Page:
Mighty Mystic – The Art of Balance
1.) How I Rock
3.) Something Bout Mary
4.) Red Light Girl
5.) How Many Miles
6.) Fast Car
9.) Solid as the Rock
10.) Boys In Blue
11.) Only Birds
12.) High Grade
13.) Is Not Gold
14.) Only the Strong
The Pier Album Rating:
Release Date: March 11th, 2016
Record Label: Roots Musician Records
Official Website: Mighty Mystic Website
Mighty Mystic is a Boston-based reggae artist known for his signature “Hard Roots” style. Born Kevin Holness in Jamaica’s St. Elizabeth parish, Mighty Mystic moved to Boston at a young age and soon began developing his vocal talent. The Art Of Balance follows on the heels of Mystic’s first two albums Wake Up The World (2010) and Concrete World (2014), which featured hits like “Cali Green”, “Concrete World”, and “Riding On The Clouds”. Mighty Mystic is backed by John Felice (guitar), Tyler Last (Bass), Salvador Pineda (drums), and Jens Swetting (keys).
Mighty Mystic has taken his third album, The Art Of Balance, in a relatively new direction from his two previous releases. Mystic sprinkles in his vintage hard roots verses and his signature “Yaow!” war cry throughout, but overall The Art Of Balance highlights his softer side, running mostly at a slow n’ steady tempo. The album, which was produced by Mighty Mystic and his brother Stephen Thunder, is primarily a pure and stripped-down sound from Mighty Mystic and his backing band.
Consistent with the previous two albums is Mighty Mystic’s crisp voice and ranging vocal techniques. However, Mighty Mystic definitely seemed to reach for a more mature sound, suppressing some of the grit exhibited on earlier tracks like “Riding On The Clouds” and “Firetown”, and opting for a more heartfelt tone.
The first two tracks from The Art Of Balance, “How I Rock” and “Rebel”, are actually prime examples of the Mighty Mystic we’ve seen so far. Energetic and lighthearted, yet forceful. “Something Bout Mary” is a fun and fairly catchy song that begins the transition into the heart of the album. “Red Light Girl” and “How Many Miles” prove that Mystic can indeed pull off the sensible slow jam. In the latter, you can really feel Mighty Mystic’s soul protruding from his voice, as guitarist John Felice skillfully fiddles up and down the fret-board, molding each note around the vocals.
“Easy” is a simple track, but it features what are likely Mystic’s best vocals on the entire album. However, by the end of the song the generic reggae guitar chucks become a bit repetitive, stealing focus from the vocals and other instruments. Mighty Mystic unplugs completely for “Solid as the Rock”, and definitely hits the mark. It will be interesting to see if he incorporates more acoustic guitar in his future work.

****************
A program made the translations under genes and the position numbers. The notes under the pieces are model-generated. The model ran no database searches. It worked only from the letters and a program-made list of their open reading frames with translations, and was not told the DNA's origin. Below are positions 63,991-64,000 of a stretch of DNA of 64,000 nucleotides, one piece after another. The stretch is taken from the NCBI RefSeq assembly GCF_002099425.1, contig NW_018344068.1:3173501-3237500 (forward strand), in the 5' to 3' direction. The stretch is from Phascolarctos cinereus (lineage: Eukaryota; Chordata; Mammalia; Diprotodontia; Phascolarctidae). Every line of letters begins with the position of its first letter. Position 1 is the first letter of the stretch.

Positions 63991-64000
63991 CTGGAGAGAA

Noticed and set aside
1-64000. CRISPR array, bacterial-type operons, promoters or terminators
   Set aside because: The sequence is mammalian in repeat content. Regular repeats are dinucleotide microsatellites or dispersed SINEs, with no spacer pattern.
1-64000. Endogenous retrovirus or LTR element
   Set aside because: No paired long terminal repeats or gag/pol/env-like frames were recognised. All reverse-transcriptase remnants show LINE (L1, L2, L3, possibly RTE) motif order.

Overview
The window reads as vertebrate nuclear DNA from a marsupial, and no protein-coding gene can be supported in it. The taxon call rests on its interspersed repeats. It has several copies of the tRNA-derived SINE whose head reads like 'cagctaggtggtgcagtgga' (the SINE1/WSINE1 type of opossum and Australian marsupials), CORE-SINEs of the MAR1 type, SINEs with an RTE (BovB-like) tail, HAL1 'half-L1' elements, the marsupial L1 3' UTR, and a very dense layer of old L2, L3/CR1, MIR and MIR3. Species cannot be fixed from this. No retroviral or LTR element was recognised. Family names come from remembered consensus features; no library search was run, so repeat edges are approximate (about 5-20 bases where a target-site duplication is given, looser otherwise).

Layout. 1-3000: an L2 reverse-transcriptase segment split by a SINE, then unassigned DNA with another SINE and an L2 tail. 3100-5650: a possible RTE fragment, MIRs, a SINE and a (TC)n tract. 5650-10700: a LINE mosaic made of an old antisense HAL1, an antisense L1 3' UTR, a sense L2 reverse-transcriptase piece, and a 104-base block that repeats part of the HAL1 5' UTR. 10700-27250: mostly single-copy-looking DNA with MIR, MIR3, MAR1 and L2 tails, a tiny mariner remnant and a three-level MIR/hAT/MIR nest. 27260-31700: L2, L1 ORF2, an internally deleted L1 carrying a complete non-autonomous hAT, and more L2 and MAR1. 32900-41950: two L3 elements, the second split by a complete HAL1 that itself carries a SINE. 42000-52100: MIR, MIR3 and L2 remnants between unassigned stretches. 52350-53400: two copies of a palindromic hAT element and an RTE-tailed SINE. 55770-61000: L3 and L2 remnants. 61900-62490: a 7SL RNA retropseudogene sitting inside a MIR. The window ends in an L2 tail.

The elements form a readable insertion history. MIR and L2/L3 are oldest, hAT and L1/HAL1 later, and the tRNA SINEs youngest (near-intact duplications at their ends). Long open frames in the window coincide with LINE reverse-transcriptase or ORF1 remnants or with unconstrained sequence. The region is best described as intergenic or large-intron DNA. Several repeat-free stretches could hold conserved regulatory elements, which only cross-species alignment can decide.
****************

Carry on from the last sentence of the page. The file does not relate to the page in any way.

The last third of The Art Of Balance begins with “Boys In Blue”, Mystic’s stand against one of today’s most pressing issues, police brutality. The second verse pays tribute to a handful of the recent victims to police brutality, beginning, “Laquan McDonald, Michael Brown, and Eric Garner, Trayvon Martin, Walter Scott, and so many more…” A minute later, the song fades out with Eric Garner’s last words, “I can’t breathe, I can’t breathe.”
Finally, we come to the best track on the album, “High Grade”. This is one of those tunes that puts you in a hazy hypnotic dub induced trance. The keys, bass, and guitar all smoothly combine with Mystic’s vocals for what amounts to The Art Of Balance’s answer to Concrete World’s hit “Cali Green”.
The Art Of Balance is definitely a solid effort from Mighty Mystic and his crew. It was a seemingly conscious attempt to experiment with new sounds and slower tempos. Mystic’s new approach hits the mark definitively on songs like “How Many Miles” and “Easy”, but falls short on others like “Only Birds” and “Is Not Gold.” These two tracks, and a few others never really gained traction with my ears; Perhaps a 15 song album was a stretch. I wish Mighty Mystic and his band had toyed around even more with the cloudy dub sounds delivered on “High Grade” and “Only The Strong.” Also, a few more “Yaows!” from Mighty Mystic wouldn’t hurt. All in all The Art Of Balance is certainly worth a good listen, and going forward it is clear that Mighty Mystic plans to keep us completely off balance, hitting us with either a pair of hard roots verses or one of his passionate slow burners.
Written & Reviewed By: Brian Winters
[Editors Note: All reviews are reflective of the album in it’s entirety, from start to finish. These reviews are the honest opinion of each writer/reviewer expressing their feedback as a genuine fan of the music. Each star rating reflects their review of the album, NOT the band. Music is subjective. Regardless of the review or star rating, we encourage you to listen to the music yourself & form your own opinion. Spread the awareness of all music in its art & contribution]
Watch: Mighty Mystic – “How I Rock”